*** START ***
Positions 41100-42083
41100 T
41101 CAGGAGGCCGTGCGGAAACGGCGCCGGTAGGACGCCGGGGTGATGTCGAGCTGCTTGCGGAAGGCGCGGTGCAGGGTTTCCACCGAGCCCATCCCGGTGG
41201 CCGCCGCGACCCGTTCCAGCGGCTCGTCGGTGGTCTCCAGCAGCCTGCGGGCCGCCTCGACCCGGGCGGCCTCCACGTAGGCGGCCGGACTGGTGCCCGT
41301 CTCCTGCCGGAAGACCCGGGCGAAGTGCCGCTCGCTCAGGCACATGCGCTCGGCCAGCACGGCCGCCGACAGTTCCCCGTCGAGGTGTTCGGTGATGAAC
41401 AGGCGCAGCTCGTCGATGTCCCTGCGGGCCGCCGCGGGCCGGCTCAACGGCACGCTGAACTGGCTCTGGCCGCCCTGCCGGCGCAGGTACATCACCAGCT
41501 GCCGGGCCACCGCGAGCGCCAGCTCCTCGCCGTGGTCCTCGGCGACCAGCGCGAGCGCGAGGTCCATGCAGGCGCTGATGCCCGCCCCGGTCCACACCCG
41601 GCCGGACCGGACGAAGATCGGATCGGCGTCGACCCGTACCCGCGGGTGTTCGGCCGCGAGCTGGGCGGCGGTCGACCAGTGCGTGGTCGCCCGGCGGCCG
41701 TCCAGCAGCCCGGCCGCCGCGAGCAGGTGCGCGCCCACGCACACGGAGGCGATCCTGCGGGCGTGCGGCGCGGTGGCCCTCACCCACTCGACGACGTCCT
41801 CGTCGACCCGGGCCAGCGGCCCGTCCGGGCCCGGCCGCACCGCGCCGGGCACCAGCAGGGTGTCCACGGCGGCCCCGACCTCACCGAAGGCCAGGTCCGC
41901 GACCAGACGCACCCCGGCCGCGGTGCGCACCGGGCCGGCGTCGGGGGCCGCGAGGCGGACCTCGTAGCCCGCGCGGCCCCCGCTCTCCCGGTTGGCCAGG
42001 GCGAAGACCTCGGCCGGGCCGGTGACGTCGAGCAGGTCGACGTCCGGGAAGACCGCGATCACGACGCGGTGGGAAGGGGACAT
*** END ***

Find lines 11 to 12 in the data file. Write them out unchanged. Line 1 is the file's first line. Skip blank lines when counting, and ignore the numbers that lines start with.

41901 GACCAGACGCACCCCGGCCGCGGTGCGCACCGGGCCGGCGTCGGGGGCCGCGAGGCGGACCTCGTAGCCCGCGCGGCCCCCGCTCTCCCGGTTGGCCAGG
42001 GCGAAGACCTCGGCCGGGCCGGTGACGTCGAGCAGGTCGACGTCCGGGAAGACCGCGATCACGACGCGGTGGGAAGGGGACAT